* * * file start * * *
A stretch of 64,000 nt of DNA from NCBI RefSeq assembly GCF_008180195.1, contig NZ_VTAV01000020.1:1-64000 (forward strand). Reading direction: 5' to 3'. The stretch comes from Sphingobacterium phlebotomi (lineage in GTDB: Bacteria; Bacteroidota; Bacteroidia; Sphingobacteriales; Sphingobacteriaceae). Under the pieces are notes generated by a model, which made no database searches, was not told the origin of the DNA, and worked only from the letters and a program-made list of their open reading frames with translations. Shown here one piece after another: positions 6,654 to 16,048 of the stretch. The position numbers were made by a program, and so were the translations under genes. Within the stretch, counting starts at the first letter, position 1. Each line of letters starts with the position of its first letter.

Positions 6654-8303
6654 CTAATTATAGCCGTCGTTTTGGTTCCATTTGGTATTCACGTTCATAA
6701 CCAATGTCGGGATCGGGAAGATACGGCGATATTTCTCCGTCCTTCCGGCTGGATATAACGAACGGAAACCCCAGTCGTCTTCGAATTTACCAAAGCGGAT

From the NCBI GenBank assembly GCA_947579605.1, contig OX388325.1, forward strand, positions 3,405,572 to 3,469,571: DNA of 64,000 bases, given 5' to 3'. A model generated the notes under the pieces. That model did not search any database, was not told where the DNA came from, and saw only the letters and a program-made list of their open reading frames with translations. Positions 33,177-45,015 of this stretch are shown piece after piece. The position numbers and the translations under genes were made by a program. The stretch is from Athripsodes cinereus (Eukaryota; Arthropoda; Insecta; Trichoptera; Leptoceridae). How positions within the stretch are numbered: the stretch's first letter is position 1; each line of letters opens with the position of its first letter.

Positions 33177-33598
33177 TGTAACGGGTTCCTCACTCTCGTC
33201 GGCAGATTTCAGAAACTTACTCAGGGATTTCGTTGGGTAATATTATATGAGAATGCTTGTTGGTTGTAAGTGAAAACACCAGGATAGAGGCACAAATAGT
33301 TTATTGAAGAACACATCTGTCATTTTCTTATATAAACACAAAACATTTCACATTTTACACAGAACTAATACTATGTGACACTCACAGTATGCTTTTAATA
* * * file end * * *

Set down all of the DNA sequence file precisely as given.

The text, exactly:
A stretch of 64,000 nt of DNA from NCBI RefSeq assembly GCF_008180195.1, contig NZ_VTAV01000020.1:1-64000 (forward strand). Reading direction: 5' to 3'. The stretch comes from Sphingobacterium phlebotomi (lineage in GTDB: Bacteria; Bacteroidota; Bacteroidia; Sphingobacteriales; Sphingobacteriaceae). Under the pieces are notes generated by a model, which made no database searches, was not told the origin of the DNA, and worked only from the letters and a program-made list of their open reading frames with translations. Shown here one piece after another: positions 6,654 to 16,048 of the stretch. The position numbers were made by a program, and so were the translations under genes. Within the stretch, counting starts at the first letter, position 1. Each line of letters starts with the position of its first letter.

Positions 6654-8303
6654 CTAATTATAGCCGTCGTTTTGGTTCCATTTGGTATTCACGTTCATAA
6701 CCAATGTCGGGATCGGGAAGATACGGCGATATTTCTCCGTCCTTCCGGCTGGATATAACGAACGGAAACCCCAGTCGTCTTCGAATTTACCAAAGCGGAT

From the NCBI GenBank assembly GCA_947579605.1, contig OX388325.1, forward strand, positions 3,405,572 to 3,469,571: DNA of 64,000 bases, given 5' to 3'. A model generated the notes under the pieces. That model did not search any database, was not told where the DNA came from, and saw only the letters and a program-made list of their open reading frames with translations. Positions 33,177-45,015 of this stretch are shown piece after piece. The position numbers and the translations under genes were made by a program. The stretch is from Athripsodes cinereus (Eukaryota; Arthropoda; Insecta; Trichoptera; Leptoceridae). How positions within the stretch are numbered: the stretch's first letter is position 1; each line of letters opens with the position of its first letter.

Positions 33177-33598
33177 TGTAACGGGTTCCTCACTCTCGTC
33201 GGCAGATTTCAGAAACTTACTCAGGGATTTCGTTGGGTAATATTATATGAGAATGCTTGTTGGTTGTAAGTGAAAACACCAGGATAGAGGCACAAATAGT
33301 TTATTGAAGAACACATCTGTCATTTTCTTATATAAACACAAAACATTTCACATTTTACACAGAACTAATACTATGTGACACTCACAGTATGCTTTTAATA